Entelo: Using big data for social recruiting

Entelo is aggregating user's online social data and running algorithms to identify best talent

Recruiting Challenges

During his time as an entrepreneur in residence for a VC firm, John Bischke realized that the most important challenge faced by startups is recruiting great talent. Talent starved fast growing startups can’t rely anymore on the traditional recruiting practices: recruiting agencies, online jobs posting in the company’s website or traditional recruiting platforms posting (i.e. Linkedin). As an alternative, companies have started to incentivize their employees to refer their contacts after realizing that internally referred employees outperform none referred employees. Despite the apparent effectiveness of employee referral systems, Bischke challenges this practice by stating that employees aren’t necessarily aware of these programs, have difficulties assessing who would be a good fit for the posted roles, may refrain from contacting them and/or may perform an ineffective communication when interacting with candidates.

Fine tuning the recruiting funnel

Entelo1

In response, Bischke and McGrath started experimenting with an alternative approach: using publicly available online social data to identify talented individuals and their willingness for a career move. This article explains that by aggregating data from websites such as linkedin, twitter, github, stackoverflow, proformative, benchling, dribble, among others (over 50), the company is able create composite profiles and run algorithms to identify the best talent with a high level of accuracy. On top of this, the firm aggregates more data such employers’ performance and the number of recent social profile updates to determine the employee’s willingness for a career change. By entering into a subscription model ($500 per month or $5,000 per year), recruiters are able to tap into Entelo’s platform to target candidates more accurately and fine tune the recruiting funnel (i.e. better candidate matching, increased response rate, higher conversion, etc.). So far, the startup has gained significant traction by attracting important customers such as Tesla, Uber, Facebook, Box, among many others.

According to the company’s webpage, Entelo’s database covers over 200 million public profiles, and considering that most of the websites from which Entelo gathers data were created in the last 10 years, Bischke believes that we are only seeing the starting point: “We’re probably in the bottom of the first inning for watching this trend play out but it is our feeling that big data is going to impact recruiting in a massive way”.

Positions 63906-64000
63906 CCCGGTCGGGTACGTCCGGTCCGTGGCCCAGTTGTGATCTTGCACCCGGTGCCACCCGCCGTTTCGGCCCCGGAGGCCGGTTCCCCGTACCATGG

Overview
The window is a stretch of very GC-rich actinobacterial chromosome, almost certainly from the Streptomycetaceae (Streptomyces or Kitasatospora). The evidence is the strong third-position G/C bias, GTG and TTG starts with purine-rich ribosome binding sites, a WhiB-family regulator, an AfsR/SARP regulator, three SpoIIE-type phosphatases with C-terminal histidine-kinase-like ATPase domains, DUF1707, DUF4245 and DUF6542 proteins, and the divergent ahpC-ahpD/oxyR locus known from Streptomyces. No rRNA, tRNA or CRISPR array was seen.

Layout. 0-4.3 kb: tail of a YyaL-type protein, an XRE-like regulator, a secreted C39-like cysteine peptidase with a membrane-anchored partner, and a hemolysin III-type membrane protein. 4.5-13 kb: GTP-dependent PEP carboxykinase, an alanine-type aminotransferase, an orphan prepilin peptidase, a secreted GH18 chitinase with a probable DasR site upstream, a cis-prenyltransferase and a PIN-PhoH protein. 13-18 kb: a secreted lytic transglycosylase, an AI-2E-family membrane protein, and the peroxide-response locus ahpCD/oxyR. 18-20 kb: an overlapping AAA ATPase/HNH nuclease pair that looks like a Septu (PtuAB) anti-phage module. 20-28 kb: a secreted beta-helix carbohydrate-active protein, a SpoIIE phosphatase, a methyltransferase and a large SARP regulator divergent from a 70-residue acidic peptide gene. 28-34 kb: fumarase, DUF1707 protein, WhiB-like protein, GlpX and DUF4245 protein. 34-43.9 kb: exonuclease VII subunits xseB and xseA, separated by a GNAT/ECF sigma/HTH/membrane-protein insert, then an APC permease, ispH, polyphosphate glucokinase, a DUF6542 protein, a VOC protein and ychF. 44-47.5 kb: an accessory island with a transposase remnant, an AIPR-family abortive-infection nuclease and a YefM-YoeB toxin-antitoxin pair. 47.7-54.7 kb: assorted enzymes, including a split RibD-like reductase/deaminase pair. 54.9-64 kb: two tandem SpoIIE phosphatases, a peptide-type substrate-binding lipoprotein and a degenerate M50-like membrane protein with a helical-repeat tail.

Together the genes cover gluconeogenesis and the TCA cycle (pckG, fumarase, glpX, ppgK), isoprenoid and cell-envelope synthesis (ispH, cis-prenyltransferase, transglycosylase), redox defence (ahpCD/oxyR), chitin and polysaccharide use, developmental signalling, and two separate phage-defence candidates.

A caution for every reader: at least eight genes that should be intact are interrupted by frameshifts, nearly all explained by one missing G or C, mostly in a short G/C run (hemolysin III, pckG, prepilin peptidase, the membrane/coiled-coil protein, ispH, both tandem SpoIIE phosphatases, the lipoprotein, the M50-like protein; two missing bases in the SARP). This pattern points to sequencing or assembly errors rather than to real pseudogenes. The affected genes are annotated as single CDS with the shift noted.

Challenges: Mounting competition & Privacy Concerns

Recognizing the evident value for recruiters, other players have also jumped in the race for using big data & data mining for HR/Recruiting activities. Even though companies such as TalentBin, Gield, TheSocialVC, Predikt, ConceptNode and Connectiflyer have positioned themselves in different niches of the market, they are all ultimately leveraging on big data capabilities for recruiting. It will be interesting to see if this market keeps evolving into niche verticals (programmers, accountants, designers, etc.) or if it tips towards a profession agnostic platform.

Additionally, although the company reports that only 2 users have requested being delisted from the database, I believe there is a valid concern among the general public with regards to third party companies using your online social information (aside from the more technical social sites such as stackoverflow) for making recruiting/professional decisions. If this practice would become the standard, I wonder if people would modify their online social behavior (or even decrease user’s activity), and if so, what would be the response from these social sites.

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Student comments on Entelo: Using big data for social recruiting

  1. great post! I would be curious about how this platform could compete against LinkedIn if they decide to do something similar. Maybe its a candidate to be bought by them?

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